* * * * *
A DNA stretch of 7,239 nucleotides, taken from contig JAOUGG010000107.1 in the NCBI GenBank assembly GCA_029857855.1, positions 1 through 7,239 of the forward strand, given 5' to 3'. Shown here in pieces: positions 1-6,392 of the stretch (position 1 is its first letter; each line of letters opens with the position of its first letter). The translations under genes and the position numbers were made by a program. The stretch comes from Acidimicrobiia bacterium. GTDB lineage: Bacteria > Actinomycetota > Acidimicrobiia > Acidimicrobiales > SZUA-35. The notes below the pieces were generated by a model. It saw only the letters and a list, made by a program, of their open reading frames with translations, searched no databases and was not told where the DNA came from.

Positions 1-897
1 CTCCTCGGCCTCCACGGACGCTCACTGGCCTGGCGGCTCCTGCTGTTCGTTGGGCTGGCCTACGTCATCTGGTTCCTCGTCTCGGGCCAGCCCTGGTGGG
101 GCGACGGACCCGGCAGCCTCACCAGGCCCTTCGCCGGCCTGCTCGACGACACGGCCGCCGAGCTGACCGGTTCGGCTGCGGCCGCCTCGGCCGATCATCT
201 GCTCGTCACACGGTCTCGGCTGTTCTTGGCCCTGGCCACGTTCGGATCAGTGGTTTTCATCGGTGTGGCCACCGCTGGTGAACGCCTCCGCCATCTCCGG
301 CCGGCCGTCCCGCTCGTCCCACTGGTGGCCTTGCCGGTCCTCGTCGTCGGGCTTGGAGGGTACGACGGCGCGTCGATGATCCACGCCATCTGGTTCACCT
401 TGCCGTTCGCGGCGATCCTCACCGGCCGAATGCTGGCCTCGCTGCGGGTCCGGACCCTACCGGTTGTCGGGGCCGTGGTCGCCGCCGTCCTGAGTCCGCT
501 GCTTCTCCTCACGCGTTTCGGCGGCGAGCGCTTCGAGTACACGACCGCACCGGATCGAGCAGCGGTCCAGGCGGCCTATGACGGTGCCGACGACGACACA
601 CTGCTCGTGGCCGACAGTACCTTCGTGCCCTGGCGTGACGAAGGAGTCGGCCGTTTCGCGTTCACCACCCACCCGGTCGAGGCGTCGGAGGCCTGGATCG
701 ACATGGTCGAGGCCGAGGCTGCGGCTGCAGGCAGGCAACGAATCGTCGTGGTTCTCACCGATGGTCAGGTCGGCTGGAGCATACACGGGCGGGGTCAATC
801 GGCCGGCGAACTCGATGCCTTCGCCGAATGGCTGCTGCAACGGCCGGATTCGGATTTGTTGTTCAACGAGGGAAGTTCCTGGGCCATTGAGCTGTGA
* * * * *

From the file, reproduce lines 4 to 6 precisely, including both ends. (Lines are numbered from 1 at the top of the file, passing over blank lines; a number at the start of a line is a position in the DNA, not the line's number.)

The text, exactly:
101 GCGACGGACCCGGCAGCCTCACCAGGCCCTTCGCCGGCCTGCTCGACGACACGGCCGCCGAGCTGACCGGTTCGGCTGCGGCCGCCTCGGCCGATCATCT
201 GCTCGTCACACGGTCTCGGCTGTTCTTGGCCCTGGCCACGTTCGGATCAGTGGTTTTCATCGGTGTGGCCACCGCTGGTGAACGCCTCCGCCATCTCCGG
301 CCGGCCGTCCCGCTCGTCCCACTGGTGGCCTTGCCGGTCCTCGTCGTCGGGCTTGGAGGGTACGACGGCGCGTCGATGATCCACGCCATCTGGTTCACCT